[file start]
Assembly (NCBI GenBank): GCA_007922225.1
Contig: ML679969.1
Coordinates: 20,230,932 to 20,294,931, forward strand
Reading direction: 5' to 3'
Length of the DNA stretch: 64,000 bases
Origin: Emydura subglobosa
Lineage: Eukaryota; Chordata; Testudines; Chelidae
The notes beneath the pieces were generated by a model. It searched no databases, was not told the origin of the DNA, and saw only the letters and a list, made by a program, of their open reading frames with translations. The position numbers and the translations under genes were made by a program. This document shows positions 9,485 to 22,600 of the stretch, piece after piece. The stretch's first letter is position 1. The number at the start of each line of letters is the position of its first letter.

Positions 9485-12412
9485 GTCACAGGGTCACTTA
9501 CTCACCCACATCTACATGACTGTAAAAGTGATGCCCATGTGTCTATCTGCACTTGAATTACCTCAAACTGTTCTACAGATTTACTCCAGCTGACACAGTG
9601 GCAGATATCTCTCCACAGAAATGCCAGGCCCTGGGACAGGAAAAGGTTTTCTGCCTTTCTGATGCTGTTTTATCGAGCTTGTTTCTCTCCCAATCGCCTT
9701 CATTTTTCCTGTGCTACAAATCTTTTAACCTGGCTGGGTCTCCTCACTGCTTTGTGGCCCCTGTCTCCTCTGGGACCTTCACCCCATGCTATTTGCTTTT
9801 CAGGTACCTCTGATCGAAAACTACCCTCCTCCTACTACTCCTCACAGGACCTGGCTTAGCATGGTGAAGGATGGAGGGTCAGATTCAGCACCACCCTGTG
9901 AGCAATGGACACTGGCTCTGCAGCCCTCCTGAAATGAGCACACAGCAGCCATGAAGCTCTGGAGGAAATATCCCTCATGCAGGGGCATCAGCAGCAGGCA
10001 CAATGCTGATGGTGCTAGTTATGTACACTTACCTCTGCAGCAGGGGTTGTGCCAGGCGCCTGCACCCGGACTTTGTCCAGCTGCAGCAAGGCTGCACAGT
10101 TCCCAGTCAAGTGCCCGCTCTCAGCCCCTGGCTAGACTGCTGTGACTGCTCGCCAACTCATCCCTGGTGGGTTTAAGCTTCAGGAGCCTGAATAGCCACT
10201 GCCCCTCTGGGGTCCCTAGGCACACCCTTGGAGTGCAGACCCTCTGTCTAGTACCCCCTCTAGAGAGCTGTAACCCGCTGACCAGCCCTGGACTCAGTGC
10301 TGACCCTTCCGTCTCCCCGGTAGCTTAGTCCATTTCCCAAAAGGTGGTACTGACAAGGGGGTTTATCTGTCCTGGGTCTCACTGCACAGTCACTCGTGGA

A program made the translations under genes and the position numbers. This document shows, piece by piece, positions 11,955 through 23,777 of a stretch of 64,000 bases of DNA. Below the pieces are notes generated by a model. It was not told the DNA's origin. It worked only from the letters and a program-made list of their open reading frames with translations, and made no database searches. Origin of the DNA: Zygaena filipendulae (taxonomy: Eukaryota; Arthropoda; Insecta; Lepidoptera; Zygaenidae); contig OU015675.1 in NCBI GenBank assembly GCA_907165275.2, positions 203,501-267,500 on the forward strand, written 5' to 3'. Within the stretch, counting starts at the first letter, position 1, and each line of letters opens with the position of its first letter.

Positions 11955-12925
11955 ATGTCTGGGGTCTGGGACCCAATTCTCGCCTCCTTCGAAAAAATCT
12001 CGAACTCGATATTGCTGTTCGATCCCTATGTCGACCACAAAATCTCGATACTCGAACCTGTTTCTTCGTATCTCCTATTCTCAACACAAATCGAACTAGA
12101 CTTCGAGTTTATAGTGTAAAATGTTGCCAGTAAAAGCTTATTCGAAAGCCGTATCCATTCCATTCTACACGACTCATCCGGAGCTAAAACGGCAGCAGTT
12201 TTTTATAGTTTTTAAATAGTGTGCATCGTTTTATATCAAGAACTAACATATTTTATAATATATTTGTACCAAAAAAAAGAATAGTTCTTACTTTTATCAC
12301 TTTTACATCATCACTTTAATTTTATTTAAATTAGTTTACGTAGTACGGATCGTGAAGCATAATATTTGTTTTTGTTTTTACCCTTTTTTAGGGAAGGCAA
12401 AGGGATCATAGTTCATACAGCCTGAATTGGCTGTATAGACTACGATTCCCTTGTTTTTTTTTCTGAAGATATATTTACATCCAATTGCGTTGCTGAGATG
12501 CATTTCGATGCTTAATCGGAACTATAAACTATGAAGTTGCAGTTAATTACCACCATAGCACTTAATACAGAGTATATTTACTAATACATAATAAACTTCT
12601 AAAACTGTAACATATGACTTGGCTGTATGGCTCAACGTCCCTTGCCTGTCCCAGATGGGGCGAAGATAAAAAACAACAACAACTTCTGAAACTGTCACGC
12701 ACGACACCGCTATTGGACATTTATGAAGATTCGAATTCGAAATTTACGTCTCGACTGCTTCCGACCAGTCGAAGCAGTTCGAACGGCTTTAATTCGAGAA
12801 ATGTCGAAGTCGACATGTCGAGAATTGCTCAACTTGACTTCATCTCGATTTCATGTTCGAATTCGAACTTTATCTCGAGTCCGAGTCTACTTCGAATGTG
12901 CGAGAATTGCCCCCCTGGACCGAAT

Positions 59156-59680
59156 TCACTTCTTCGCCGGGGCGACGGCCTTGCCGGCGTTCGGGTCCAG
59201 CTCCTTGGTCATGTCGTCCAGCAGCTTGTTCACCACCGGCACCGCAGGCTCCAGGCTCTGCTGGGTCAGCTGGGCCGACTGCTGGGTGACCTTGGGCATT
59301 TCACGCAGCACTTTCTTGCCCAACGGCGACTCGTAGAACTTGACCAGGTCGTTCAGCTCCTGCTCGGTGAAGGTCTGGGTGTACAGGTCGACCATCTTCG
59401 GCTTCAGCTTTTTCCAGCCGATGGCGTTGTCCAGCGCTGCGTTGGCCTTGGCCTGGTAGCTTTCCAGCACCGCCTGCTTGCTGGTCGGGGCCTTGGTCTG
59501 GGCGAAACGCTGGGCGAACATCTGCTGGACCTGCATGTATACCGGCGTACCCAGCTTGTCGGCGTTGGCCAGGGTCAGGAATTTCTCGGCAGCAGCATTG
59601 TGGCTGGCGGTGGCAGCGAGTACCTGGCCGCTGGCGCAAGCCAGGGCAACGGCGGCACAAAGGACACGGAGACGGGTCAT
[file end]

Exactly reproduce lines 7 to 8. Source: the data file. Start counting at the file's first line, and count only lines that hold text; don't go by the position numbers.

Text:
Lineage: Eukaryota; Chordata; Testudines; Chelidae
The notes beneath the pieces were generated by a model. It searched no databases, was not told the origin of the DNA, and saw only the letters and a list, made by a program, of their open reading frames with translations. The position numbers and the translations under genes were made by a program. This document shows positions 9,485 to 22,600 of the stretch, piece after piece. The stretch's first letter is position 1. The number at the start of each line of letters is the position of its first letter.